12. Dont interrupt. It’s rude and creates unnecessary tension. I know you want to explain or defend yourself but let her finish. If you’re focused on your answer only, then you aren’t listening to what she’s saying. Consciously bite your tongue and wait your turn.
  13. Share your problems with your partner, not just friends. Good friends are always there in a time of need. Unfortunately, we get into a routine of sharing our relationship troubles with them rather than our partner. Bitching about your relationship isn’t going to fix it. Plus, how would you feel if she shared all your personal problems with other people?
  14. Don’t lie by omission. This practice can start small and snowball into toxic dishonesty. Stop hiding things and trust that your partner can handle the truth, even when you know it’ll upset them. This also includes keeping bad habits a secret (smoking, porn, etc.) There’s a good chance they’ll find out anyway, so it should come from you early on.
  15. Stop trying to “win” arguments. Start trying to find solutions. Proving a point for self-gratification is childish. Even if you’re technically correct, there’s no need to shove it in her face. Humility is the sign of a confident, mature man.
  16. Touch more. Physical contact is so powerful in building connections. Obviously everyone has their threshold but in general, people do not touch enough. Remind your partner how much you care by a simple kiss, hug, back rub, or hand squeeze. It’s important to make your woman feel sexy every day.

    During fights, try to sit together and maintain eye contact. Hold hands even. It’s easy to feel distant and lonely when you’re pacing around the room. Being close shows that even though you’re mad in the moment, you still love each other.

  17. Accept that your partner is not you. She has her own thoughts, feelings, defenses, hormones, and hot buttons. Stop getting frustrated when she doesn’t fit into your box or react how you would expect. Breathe, be patient, and try to understand her point of view.

Damn good communication takes work. It means both parties are constantly bettering themselves, each other, and the relationship.

What lessons have you learned from past or current relationships?

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  1. Foolishly Romantic on December 24, 2012

    On #15. Be sure you are being fair.

    Me: “It makes me feel bad when you …”
    Her: “I just did it that one time.”
    Me: “I remember telling you this bothers me last week and last month”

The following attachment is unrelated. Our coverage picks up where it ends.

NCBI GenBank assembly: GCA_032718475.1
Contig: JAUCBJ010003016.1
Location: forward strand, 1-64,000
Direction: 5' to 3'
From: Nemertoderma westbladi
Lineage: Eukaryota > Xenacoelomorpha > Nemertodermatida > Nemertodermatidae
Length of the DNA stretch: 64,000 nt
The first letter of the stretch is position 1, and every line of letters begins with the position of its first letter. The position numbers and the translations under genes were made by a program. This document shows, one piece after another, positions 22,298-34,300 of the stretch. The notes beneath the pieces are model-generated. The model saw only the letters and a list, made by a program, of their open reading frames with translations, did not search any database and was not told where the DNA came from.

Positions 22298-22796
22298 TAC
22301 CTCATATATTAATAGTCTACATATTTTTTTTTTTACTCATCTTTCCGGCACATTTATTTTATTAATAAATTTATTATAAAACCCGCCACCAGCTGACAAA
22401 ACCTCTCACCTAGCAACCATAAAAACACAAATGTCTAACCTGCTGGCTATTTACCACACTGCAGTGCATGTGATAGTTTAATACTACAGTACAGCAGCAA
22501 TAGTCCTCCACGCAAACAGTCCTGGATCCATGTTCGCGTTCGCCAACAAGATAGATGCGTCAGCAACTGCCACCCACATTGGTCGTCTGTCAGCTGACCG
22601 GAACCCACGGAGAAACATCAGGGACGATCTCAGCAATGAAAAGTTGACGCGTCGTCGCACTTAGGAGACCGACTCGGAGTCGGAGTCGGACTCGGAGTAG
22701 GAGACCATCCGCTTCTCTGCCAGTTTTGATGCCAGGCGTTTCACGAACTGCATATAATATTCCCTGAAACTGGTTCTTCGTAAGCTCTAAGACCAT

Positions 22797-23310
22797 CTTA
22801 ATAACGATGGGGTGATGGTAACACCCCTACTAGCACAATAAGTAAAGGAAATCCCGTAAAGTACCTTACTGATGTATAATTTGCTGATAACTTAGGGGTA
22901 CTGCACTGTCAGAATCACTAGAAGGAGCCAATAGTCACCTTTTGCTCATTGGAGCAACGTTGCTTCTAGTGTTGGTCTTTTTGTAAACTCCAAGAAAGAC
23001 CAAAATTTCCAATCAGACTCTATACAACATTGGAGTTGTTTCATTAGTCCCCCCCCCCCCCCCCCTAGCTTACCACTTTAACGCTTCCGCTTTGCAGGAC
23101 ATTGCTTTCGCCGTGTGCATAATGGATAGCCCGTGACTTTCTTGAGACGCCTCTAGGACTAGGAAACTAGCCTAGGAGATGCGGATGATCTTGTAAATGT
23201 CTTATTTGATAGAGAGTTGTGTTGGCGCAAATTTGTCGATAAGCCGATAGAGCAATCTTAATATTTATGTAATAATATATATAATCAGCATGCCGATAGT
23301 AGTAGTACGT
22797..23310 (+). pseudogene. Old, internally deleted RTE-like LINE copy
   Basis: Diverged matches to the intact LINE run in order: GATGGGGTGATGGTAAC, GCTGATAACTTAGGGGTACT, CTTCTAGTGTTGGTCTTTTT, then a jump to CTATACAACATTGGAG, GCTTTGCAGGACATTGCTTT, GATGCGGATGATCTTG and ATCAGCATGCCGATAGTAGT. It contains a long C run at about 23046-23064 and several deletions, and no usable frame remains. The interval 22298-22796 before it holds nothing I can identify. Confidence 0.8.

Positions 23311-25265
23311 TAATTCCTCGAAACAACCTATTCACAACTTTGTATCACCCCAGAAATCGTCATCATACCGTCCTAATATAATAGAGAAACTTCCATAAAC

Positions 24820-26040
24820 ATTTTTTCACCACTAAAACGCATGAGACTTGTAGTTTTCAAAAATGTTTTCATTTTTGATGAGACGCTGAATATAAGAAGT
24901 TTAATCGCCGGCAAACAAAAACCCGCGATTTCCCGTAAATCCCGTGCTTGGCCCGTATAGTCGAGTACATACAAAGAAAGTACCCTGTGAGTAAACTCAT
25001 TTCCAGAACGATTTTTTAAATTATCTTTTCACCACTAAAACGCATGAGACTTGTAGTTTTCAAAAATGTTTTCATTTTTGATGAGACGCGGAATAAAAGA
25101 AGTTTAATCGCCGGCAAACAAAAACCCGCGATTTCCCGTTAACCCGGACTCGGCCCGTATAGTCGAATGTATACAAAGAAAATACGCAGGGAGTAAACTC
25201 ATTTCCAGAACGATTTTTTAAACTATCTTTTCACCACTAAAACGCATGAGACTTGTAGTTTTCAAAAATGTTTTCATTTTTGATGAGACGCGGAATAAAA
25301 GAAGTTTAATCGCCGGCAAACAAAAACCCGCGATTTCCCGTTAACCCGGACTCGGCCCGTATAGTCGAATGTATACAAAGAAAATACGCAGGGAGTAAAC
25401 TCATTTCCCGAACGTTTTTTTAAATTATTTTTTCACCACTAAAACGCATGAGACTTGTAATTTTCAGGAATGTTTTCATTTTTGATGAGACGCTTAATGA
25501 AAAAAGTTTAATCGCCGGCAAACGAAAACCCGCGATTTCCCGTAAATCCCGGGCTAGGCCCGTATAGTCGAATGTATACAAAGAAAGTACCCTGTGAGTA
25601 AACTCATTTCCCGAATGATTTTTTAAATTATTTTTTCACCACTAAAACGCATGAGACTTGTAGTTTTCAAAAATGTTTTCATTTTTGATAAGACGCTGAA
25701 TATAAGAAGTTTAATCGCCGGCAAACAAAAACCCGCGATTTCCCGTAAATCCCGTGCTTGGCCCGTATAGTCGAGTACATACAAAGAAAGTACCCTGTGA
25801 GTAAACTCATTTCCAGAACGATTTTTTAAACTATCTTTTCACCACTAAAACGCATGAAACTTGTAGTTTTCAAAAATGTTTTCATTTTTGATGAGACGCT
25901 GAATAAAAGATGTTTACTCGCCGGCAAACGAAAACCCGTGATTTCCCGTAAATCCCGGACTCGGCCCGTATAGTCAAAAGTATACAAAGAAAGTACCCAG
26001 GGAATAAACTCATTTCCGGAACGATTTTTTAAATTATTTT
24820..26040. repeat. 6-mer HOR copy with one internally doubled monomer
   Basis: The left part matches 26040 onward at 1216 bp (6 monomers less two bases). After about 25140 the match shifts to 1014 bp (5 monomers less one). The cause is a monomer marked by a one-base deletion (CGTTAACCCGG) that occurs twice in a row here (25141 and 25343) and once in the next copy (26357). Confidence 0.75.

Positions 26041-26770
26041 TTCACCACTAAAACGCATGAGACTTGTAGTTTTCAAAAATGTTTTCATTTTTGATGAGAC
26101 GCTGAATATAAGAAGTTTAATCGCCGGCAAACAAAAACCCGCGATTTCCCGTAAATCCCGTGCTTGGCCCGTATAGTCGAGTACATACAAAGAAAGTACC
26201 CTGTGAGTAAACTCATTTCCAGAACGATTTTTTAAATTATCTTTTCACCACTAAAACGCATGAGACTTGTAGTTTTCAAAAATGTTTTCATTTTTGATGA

Her: “Your always bringing up stuff from the past.”

    There is a great book called “Thank you for Arguing” The author points out that “winning” an argument is getting the result you want, not proving the other person was wrong. Maybe you “loose” the argument but get the person to make the changes you wanted.

    • Nick Notas on December 27, 2012

      That’s a great way to look at it. You should be thinking about making progress, not satisfying a need to be the victor.

  2. Ghazal Derhami on May 13, 2013

    Hi Nick
    I am a female reader of your page, and this post really spoke to me because, these are all the things (summed up into one category) that my boyfriend struggles with. I have kindly spoken to him about my needs a few times during the 2 years we have been dating and i am sad to say that i am not seeing much progress. I ahve tried working on my communication so that I may set an example as opposed to being a “nag”. I have read countless books and blogs on dating and it basically comes down to one point : communication, communication, communication. My boyfriend is a introverted, its not just towards me, its towards everyone in his life, but unfortunately I am the one it hurts the most. I do not know what else to do to assist in developing better communication skills. sadly it has gotten to a point that i am fed up with having to do all the work, making the plans, initiating sex, initiating hugs and kisses, initiating talks. My only option that remains is end the relationship, which i am very hesitant about because i truly love him. I have accepted him for who he is, i give him his space, i dont demand too much of his time, but after 2 years of no phone calls, texts every 2-3 days it makes it hard to accept someone for who they are when it is hurting you.
    any suggestions or thoughts?

    thanks